The country’s first documentary followed soon, in 1899. In that year, H.S. Bhatavdekar made The Wrestlers, showcasing a wrestling match at Mumbai’s  Hanging Gardens. A significant gap later, in 1912 to be precise, came Shree Pundalik, a photographic recording of a popular Marathi play.

But even back then cinema was an expensive proposition, what with its requirements of a studio, sets, camera and other equipment. The uncertainties of war rendered the risky business dicier still, stalling efforts before they had barely started. Much of it had to do with the fact that the country was under British rule, and “it was the British emp­ire”, as film historian Suresh Chhabria points out, “which bore the brunt of the war”. Much of the patronage, technical support and exchange of foreign knowhow consequently took a hit. “The moneylenders diverted their funds, using their money to buy commodities for the British army rather than put it into filmmaking,” says Chhabria.

Looking back, however, Chhabria does not see the three- or four-year setback as much of a loss in the 100-year history of Indian cinema. “Some of the cinema pioneers continued working despite all hindrances,” he says. There was enough work, in fact, in the fields of production, distribution and exhibition. Cinema continued to grow slow and steady; regional cinema in particular took wings like never before. But more on that later.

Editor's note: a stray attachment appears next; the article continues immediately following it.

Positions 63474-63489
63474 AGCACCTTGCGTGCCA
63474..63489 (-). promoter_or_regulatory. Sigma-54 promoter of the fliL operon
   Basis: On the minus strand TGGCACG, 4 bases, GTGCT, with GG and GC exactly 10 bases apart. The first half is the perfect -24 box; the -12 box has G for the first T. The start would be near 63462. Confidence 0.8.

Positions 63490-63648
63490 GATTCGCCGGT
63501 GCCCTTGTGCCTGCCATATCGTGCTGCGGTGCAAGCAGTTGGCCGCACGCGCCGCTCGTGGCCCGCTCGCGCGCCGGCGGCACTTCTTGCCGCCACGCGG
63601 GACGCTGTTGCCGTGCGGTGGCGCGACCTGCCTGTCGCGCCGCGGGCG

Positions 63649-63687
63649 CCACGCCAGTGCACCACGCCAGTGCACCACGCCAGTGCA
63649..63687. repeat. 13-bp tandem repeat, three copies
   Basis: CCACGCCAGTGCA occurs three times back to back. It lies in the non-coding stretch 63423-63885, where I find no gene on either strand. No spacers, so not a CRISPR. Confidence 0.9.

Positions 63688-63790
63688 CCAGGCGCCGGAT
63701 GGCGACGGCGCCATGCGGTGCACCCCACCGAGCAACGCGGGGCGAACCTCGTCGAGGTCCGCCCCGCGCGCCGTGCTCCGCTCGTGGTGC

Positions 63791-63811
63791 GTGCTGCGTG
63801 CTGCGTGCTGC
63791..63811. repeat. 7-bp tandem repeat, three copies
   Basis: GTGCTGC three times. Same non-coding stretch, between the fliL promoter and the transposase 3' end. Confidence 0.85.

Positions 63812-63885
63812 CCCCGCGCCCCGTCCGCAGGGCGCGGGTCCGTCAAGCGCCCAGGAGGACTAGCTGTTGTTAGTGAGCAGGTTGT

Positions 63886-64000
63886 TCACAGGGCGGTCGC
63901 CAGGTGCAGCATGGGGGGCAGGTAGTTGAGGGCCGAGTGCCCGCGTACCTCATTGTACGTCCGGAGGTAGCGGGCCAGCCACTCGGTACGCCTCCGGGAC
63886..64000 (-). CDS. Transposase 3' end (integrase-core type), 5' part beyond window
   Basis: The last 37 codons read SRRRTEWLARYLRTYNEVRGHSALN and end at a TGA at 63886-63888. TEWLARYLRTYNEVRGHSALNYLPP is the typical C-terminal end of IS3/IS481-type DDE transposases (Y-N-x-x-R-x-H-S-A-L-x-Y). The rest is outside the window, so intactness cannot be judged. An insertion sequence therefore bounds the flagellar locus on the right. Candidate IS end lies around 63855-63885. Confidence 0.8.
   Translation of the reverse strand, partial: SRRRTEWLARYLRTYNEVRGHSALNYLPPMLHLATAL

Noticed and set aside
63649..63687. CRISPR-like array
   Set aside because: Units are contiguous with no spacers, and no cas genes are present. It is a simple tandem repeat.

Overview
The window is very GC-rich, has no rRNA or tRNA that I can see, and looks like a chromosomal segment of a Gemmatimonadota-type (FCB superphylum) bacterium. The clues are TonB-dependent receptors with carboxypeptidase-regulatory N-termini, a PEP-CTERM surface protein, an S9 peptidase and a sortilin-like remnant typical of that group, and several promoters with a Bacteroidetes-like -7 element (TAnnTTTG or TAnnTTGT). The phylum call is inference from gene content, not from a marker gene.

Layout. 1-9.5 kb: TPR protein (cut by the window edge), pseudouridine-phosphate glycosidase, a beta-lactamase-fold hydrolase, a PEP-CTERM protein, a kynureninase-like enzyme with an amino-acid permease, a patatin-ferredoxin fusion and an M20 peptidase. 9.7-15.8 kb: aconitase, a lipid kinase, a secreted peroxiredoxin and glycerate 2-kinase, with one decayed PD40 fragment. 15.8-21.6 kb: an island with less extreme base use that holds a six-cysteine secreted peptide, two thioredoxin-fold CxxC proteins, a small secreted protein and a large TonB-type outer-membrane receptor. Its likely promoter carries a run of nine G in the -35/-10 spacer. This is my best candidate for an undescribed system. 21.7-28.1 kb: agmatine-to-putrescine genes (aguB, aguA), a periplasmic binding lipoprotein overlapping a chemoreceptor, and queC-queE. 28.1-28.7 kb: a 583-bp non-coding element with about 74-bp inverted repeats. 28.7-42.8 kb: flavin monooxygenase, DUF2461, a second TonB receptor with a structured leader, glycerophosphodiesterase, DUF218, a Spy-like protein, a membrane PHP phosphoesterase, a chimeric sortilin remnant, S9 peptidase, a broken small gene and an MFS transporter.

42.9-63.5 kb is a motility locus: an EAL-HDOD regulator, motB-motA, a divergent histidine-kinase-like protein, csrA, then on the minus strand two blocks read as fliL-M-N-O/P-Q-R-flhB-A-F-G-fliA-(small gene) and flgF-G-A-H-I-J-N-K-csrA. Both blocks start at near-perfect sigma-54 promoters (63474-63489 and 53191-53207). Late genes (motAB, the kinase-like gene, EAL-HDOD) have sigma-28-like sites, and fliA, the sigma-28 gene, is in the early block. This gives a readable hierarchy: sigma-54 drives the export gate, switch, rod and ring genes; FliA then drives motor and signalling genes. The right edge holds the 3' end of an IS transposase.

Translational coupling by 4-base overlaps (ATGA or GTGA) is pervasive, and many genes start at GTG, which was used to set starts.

Jamshedji Framji Madan moved to Calcutta from Bombay in 1902, and went on to become a legend.

Somewhere in the middle of the war, in 1917, Phalke was to form his film company—Hindustan Films—in Nashik in partnership with five businessmen from Mumbai. The visionary that he was, Phalke wanted the financial aspects of filmmaking to be handled by experts in the field, so that he could concentrate wholeheartedly on the creative side. To him goes the credit of setting up the first model studio where technicians as well as actors could be trained. Phalke’s most noted films, in fact, came in the years immediately before and during the war: Mohini Bhasmasur in  1913, Satyavan Savitri in 1914, Lanka Dahan in 1917, Shri Krishna Janma in 1918 and Kaliya Mardan in 1919.

In the south, inspired by Phalke, Rangaswamy Nataraja Muda­liar made Keechaka Vadham, the first silent film of south India. The Hindi titles of this film, incidentally, were written by Dev­das Gandhi, the Mahatma’s son. Foll­owing the film’s commercial and critical success, Mudaliar went on to produce films on themes from the epics like Draupadhi Vas­trapa­haranam (1918) and Lava Kusa (1919).